FBI Director Christopher Wray said Thursday that the bureau has begun taking steps to address the “errors of judgment” identified in the inspector general’s new report.
The report details a range of failures on the part of the FBI in investigating former Secretary of State Hillary Clinton, and Wray said training will focus on the problems it raised. Specifically, he said employees will be “accountable for any misconduct,” educated about the report’s findings, and drilled on proper procedures.
He said the bureau has already targeted some of the employees whose conduct was in the report.
“First, we’re going to hold employees accountable for any potential misconduct,” Wray said. “We’ve already referred conduct highlighted in the report to our disciplinary arm, OPR, which is the FBI’s independent Office of Professional Responsibility.”
“We’re going to adhere to the appropriate disciplinary process and once that process is complete we won’t hesitate to hold people accountable for their actions,” he added.
The report showed how some FBI investigators privately shared how they wanted to “stop” President Donald Trump from being elected, along with a series of other embarrassing actions. Some employees had close relationships with members of the media, leading to leaks and fueling image problems for the bureau.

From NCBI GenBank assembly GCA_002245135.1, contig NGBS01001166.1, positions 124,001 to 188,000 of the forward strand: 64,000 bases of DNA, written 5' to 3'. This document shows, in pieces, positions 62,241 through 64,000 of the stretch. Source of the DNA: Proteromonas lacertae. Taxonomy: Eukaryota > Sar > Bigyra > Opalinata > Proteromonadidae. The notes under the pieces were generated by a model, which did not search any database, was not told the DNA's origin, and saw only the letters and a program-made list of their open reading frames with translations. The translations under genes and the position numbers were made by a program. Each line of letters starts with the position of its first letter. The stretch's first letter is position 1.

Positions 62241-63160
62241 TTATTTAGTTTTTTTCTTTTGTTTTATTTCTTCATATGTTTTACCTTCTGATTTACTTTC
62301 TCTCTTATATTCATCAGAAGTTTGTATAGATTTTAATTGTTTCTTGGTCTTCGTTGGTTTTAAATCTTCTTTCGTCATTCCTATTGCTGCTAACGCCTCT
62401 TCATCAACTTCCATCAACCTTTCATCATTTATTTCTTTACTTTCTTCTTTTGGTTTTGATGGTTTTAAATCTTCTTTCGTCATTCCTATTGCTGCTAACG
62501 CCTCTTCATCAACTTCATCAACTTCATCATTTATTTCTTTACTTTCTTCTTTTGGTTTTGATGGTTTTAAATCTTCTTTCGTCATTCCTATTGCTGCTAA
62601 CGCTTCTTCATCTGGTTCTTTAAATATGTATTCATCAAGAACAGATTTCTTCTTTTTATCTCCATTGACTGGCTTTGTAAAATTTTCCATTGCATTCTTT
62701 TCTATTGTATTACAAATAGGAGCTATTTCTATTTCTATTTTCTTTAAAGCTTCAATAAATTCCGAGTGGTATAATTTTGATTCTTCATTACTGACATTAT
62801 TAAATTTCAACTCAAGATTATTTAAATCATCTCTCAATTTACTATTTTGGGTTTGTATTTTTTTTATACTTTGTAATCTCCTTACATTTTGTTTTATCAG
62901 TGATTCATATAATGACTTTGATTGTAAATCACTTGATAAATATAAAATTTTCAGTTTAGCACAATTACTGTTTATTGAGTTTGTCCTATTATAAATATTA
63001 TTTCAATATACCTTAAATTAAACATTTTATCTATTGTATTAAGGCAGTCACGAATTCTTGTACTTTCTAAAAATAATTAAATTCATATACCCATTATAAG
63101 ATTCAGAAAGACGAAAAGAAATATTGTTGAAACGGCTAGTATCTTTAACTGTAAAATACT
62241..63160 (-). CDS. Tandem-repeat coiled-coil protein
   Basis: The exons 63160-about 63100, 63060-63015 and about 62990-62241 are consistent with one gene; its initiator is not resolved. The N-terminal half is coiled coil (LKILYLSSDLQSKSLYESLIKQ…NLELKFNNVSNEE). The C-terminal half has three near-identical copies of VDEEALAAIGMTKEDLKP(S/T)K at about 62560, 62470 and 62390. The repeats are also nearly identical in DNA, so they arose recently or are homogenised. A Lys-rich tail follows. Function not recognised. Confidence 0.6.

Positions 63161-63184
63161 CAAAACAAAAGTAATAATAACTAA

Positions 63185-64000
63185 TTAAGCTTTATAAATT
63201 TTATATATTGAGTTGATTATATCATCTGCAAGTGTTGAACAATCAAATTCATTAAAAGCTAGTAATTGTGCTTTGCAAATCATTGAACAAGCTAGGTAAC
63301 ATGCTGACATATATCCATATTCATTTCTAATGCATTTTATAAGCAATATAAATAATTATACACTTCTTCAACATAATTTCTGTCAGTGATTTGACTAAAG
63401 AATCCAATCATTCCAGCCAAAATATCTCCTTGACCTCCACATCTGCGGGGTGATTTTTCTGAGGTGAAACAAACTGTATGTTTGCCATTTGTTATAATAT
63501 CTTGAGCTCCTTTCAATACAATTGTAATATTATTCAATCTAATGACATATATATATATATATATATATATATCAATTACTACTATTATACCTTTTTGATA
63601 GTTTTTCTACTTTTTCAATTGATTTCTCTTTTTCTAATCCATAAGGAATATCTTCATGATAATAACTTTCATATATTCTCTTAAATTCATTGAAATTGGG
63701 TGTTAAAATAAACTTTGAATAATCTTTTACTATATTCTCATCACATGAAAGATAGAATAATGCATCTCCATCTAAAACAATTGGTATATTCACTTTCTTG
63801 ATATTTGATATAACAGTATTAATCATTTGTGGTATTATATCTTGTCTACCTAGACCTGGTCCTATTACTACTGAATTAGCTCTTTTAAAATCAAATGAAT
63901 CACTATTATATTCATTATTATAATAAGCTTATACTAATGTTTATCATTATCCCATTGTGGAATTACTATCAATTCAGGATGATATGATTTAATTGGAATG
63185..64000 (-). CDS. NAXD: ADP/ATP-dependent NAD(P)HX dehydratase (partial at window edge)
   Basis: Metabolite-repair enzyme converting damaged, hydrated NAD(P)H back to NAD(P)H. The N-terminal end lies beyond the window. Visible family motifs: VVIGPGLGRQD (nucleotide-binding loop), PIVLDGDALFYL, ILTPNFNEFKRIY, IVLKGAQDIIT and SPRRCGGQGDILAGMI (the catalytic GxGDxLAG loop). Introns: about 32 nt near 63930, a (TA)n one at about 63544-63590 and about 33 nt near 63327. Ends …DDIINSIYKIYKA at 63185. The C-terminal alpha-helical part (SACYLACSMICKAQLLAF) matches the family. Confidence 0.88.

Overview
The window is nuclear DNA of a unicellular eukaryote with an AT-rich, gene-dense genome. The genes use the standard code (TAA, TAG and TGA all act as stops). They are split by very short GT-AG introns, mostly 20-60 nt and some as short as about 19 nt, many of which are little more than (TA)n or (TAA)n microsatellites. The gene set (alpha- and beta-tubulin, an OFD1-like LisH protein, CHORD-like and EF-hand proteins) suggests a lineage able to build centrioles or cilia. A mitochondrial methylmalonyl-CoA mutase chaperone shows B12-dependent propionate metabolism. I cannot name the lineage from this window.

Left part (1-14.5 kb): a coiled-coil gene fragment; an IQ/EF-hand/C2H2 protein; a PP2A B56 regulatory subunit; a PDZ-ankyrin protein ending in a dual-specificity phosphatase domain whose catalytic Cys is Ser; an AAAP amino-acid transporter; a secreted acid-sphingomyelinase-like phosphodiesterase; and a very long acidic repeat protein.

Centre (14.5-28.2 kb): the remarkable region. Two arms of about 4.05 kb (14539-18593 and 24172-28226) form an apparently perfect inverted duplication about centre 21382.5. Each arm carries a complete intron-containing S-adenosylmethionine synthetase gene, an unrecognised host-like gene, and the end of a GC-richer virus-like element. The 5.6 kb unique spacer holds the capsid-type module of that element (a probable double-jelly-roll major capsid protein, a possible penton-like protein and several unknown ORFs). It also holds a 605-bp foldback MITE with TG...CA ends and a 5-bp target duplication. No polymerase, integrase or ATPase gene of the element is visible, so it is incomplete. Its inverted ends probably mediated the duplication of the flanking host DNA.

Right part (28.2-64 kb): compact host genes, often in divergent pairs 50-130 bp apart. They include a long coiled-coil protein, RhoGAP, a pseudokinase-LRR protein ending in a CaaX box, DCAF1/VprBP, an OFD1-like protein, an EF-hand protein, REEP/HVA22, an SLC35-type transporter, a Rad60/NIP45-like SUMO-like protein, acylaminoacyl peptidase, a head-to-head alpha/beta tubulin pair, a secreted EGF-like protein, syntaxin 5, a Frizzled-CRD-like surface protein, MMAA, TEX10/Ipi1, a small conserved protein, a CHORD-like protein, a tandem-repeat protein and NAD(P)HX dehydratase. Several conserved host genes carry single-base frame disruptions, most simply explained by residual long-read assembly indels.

Wray also said they would have training to ensure that top executives will have to undergo training to learn how to avoid mistakes the IG found.
“Because change starts at the top, it starts with me, we’re going to require all of our senior executives from all around the world to convene for in-depth training specifically focused on learning the lessons that we should learn from this report then we’re going to train every single FBI employee, new hires and veterans alike, on what went wrong so these mistakes will never be repeated,” he said.
He listed a series of training goals to ensure compliance from employees:
Drilling home the importance of objectivity, of avoiding even the appearance of personal conflicts or political bias in our work; ensuring that recusals are handled correctly and effectively and communicated to all the right people; making all of our employees fully aware of our new policy on media contacts, which I issued last November, and making painfully clear we won’t tolerate non-compliance; ensuring that we follow all DOJ policies on public statements about uncharged conduct or ongoing investigations; and ensuring that our employees adhere strictly to all policies and procedures about the use of FBI systems, networks, and devices.
He also addressed how the FBI’s handling of politically sensitive investigations led to many of the problems in the report, so he said Associate Deputy Director Paul Abbate would be reviewing procedures for such investigations.
“I’ve also directed our associate deputy director to lead a review of how the FBI handles sensitive investigations and to make recommendations on how those should be staffed, structured, and supervised in the future so that every sensitive investigation is conducted to the FBI’s highest standards,” he said.
Wray was appointed to lead the FBI after Trump fired James Comey from the position, who has since become a leading critic of the president. Comey responded to the report with an opinion piece in the New York Times defending his actions.